On Ed Miliband and Vince Cable
Here’s a couple of stories that have caught my eye lately.
In what is perhaps a sign that a leopard can’t change its spots, the BBC reports that the leader of the Labour Party is hoping to gain the power to appoint his Shadow Cabinet, rather than leaving it to members of the Parliamentary Party. Ed Miliband, it seems, enjoys centralisation as much in opposition as his government did in power.
In another story about Mr Miliband, a clip has been broadcast by the BBC showing him giving virtually identical answers to six different questions asked at a pool interview of journalists. At least no one can accuse the man of being under-prepared.
Finally in The Guardian, there are reports that Vince Cable and Phillip Hammond, the Secretaries of State for Business and Transport respectively, have written to the Prime Minister in a thinly-veiled attack on the awarding of a 3bn pound train construction contract to a German rather than domestic supplier. It is amazing to note how when in power special interests have an inexorable pull on politicians, no matter the colour of their stripes – in Mr Cable’s The Storm, he spoke out strongly against protectionism as being like “shooting [yourself] in the foot”. “Do as I say, not as I do”, eh, Vince?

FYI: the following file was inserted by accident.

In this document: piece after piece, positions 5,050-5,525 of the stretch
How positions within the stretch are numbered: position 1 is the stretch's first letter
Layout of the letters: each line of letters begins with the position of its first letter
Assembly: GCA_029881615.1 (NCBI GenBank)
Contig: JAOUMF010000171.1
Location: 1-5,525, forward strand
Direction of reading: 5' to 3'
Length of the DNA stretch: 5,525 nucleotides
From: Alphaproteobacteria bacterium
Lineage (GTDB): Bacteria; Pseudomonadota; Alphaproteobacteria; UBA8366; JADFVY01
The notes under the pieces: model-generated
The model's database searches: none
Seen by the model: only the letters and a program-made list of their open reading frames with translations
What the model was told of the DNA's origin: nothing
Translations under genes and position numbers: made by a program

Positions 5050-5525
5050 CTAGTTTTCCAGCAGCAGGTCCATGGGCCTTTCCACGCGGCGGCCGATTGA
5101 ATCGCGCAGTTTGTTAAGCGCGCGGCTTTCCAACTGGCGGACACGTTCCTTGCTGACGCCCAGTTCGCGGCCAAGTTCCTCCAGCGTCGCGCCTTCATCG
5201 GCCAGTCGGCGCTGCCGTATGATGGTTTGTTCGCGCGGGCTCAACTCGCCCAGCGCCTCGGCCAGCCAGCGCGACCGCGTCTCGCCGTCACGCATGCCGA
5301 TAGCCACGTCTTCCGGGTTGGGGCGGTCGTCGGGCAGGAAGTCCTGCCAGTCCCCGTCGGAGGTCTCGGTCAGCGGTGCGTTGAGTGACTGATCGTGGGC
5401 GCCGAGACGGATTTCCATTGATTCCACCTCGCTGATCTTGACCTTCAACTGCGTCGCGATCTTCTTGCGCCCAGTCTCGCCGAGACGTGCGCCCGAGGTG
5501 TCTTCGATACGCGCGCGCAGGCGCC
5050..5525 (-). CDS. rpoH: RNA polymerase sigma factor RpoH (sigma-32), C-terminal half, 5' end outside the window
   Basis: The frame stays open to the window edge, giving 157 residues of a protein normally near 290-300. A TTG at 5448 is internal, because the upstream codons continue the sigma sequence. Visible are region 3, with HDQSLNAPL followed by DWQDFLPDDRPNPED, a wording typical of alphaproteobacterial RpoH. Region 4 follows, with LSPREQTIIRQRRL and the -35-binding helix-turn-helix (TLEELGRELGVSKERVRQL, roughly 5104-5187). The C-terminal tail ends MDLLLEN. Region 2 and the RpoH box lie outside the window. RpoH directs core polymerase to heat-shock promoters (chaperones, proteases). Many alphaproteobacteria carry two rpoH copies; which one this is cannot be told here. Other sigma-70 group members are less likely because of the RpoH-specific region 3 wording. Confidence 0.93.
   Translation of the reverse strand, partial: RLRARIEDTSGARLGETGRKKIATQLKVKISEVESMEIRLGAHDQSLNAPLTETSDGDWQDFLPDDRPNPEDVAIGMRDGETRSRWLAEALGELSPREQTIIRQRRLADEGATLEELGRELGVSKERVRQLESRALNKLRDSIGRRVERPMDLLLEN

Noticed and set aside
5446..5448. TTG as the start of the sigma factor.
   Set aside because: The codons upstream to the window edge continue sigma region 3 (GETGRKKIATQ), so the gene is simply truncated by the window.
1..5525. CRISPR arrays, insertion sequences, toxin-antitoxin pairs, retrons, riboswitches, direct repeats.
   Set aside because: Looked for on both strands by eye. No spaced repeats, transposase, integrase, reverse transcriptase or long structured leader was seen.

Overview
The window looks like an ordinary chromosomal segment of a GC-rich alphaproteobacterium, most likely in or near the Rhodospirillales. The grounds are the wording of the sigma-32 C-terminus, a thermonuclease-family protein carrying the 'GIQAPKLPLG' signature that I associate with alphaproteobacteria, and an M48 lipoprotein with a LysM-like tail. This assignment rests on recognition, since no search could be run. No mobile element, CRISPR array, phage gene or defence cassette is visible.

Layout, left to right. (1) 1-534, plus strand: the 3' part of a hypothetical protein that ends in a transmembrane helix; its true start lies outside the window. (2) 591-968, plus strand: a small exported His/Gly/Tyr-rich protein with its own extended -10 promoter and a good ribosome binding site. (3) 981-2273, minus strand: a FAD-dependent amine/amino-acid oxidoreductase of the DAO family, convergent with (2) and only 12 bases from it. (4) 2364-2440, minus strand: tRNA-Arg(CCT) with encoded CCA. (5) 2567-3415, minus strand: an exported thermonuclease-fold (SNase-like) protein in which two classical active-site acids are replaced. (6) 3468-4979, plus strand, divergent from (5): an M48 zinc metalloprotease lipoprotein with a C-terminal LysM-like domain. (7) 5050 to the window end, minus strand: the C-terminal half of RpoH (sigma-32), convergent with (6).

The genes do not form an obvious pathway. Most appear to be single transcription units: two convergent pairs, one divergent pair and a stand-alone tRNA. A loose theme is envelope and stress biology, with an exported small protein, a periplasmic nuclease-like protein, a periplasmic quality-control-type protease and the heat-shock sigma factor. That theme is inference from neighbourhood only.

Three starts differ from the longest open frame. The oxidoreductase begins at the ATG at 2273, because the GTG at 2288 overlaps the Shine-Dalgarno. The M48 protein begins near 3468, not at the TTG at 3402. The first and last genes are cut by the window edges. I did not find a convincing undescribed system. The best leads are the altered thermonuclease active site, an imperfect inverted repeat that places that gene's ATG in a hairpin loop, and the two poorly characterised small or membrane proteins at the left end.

Haha underprepared – definitely not. But at least he keeps it to one interview, everyone must be tiring of the coalition’s, “we have to do blahblah to clean up the mess left behind by the party opposite” Cameron has his answer, so need we bother with the questions.
I agree very much on the Shadow Cabinet thing, it was already discreetly centralized by the allocation of portfolios (Yvette Cooper and Ed Balls both top 3, but not allocated shadow chancellor…) I wonder is the leader still bound by gender balance requirements? It was only written into the election procedure not into party rules. (afaik)
Most ‘economically liberal’ MPs seem hypocritical to start with, when they oppose immigration or support caps. It seems there is a certain type of MP who advocates free movement of capital but not free movement of labour.